Have you ever heard the saying, “The customer is always right”?
It makes sense, doesn’t it. The customer is the person who ultimately pays your bills. Without customers any business will grind to a stop.
Even the world famous management consultant Peter Drucker has said:
The purpose of a business is to create a customer
But customers are not always right
Sometimes they ask for something we cannot or should not deliver, and we need to decline their request in a firm, professional manner that strengthens our relationship.
And that’s where it gets tricky. For many sellers they’re used to talking too much, and trying to “overcome” objections, or push through resistance they get from customers.
But when it comes to saying ‘no’ to a customer there are certain aspects that need to be considered in order to give the seller the confidence they are doing the right thing, and give the customer some reassurance that there is a solid reason behind the ‘no’.
The process for saying No
1. Clarify, and be clear on what you are saying No to
The first thing to be done is for the seller to confirm they have the correct understanding of what the customer is asking for. Sellers need to ask themselves, “Do I really know what I am saying No to?”
This isn’t always as clear-cut as it may sound. For example a customer may be asking for a discount, and the seller knows they cannot accommodate that request. So even though the seller may already know their ultimate answer will be ‘no’, they need to understand what the ‘no’ means for the customer.
The customer may:
- Have expense reduction targets to meet, so their performance is on the line
- Feel like they have to ‘win’ by extracting a price concession
- Believe there is a legitimate reason they should get a better price, such as having a competing offer
- Have a limited budget they need to stretch and balance over a number of expense items
Each of these reasons will require a bit of a different communications tactic from the seller to ensure the relationship is maintained with that buyer.
2. Begin with empathy, express regret
It never hurts to show some empathy and be on the same side as the customer. Even when you have to say no. If you have clarified their reason for asking (step 1) it becomes a bit easier to respond appropriately.
Let them know you understand why they are asking, and that you appreciate them explaining their situation. Express regret that you cannot help them: “I’m sorry we can’t do that”, or “I wish I could do more for you on that”.
3. Explain things carefully
Importantly, be clear about why you can’t meet their request. Have a Yes to balance your No.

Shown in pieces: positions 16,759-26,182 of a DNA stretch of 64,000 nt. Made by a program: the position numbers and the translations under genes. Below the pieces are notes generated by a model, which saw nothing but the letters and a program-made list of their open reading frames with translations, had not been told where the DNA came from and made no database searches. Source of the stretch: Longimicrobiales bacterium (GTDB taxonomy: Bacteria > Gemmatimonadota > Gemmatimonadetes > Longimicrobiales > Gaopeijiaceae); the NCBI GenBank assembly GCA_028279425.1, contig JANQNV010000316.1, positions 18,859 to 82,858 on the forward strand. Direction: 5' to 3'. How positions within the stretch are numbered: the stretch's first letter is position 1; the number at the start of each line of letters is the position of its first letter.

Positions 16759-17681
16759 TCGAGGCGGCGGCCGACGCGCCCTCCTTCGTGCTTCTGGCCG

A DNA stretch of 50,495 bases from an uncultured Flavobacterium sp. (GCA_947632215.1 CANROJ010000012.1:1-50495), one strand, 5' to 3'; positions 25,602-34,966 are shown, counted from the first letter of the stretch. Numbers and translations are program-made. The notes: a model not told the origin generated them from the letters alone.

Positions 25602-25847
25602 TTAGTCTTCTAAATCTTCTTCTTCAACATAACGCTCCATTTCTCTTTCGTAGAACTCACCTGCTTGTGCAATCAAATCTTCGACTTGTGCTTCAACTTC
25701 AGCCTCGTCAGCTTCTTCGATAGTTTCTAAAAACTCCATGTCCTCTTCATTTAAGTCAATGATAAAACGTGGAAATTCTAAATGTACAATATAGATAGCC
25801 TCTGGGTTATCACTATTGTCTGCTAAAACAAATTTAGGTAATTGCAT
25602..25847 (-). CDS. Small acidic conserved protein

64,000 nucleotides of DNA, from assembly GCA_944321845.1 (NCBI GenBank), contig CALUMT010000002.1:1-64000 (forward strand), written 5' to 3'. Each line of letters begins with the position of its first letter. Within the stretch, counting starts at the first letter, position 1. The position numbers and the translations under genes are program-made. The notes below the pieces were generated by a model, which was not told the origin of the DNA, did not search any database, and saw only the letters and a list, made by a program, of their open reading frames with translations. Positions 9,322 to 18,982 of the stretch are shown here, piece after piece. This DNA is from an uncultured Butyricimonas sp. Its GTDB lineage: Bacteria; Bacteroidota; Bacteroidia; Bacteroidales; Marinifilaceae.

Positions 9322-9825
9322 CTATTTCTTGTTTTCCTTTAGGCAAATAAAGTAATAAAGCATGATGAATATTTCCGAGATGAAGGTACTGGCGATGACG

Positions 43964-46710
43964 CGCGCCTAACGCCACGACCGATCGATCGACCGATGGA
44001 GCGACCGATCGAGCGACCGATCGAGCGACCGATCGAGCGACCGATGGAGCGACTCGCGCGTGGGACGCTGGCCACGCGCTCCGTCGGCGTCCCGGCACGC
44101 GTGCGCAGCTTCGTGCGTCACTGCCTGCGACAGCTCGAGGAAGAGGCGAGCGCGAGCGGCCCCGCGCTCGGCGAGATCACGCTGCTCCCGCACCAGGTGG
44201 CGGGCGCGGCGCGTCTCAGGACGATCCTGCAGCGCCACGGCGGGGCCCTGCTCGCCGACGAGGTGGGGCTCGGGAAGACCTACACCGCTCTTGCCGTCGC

- “No we can’t drop our price in this situation because the support services we provide as part of the price are essential to a great outcome”.
- “I’m sorry but we can’t provide a delivery at that time because we have optimised the schedule to suit all our customers.”
Be sure to explain your position carefully to ensure the customer understands. Make sure they don’t feel as though you have brushed their request aside.
4. Offer alternatives or positive checks
Think about what you can offer. Rather than just say “No we can’t do that”, try to be helpful and let the customer know what you can do.
- Can you provide a better price for a larger order value?
- Can you arrange a special delivery but at an extra cost?
- Can you offer a supplementary service at no (or little) cost?
5. Listen closely
Through the conversation it is critical to listen closely to what the customer is saying, what they are not saying, and how they are saying it.
Read their body language, verbal and non-verbal, to put their request in context and help you guide your response.
Now is not the time to get ‘hot under the collar’ and jump in with a long-winded response to try and shut the customer down.
6. Follow up, get back to them
No isn’t always forever. And you want to focus on the longer-term relationship, so be sure to stay in touch and follow up with the customer after you have had to say no.
If the customer didn’t buy from you try following up to see if they bought from somewhere else. How was that experience? Did they get what they needed?
If the customer did buy from you after you said no to their request, be sure to stay in touch with them and show you care about the outcome. Use the information you gain from this to help you judge for yourself (in hindsight) if their request and the way you responded, was appropriate.
7. Do not overcompensate for saying No
Finally, don’t overcompensate for saying no. Don’t be overly apologetic. Don’t try and ‘smooth the water’ too much. Don’t revisit the request and keep saying “sorry we couldn’t do that”.
You should have a good reason for saying no, and you should explain that clearly and with confidence. There is no need to undermine your own position by over compensating or repeatedly discussing it.
Would you like to explore options for your team?
If you’d like to have help to develop the art of saying no in your team, or to develop effective professional selling skills, you’re welcome to get in touch for a confidential consultation.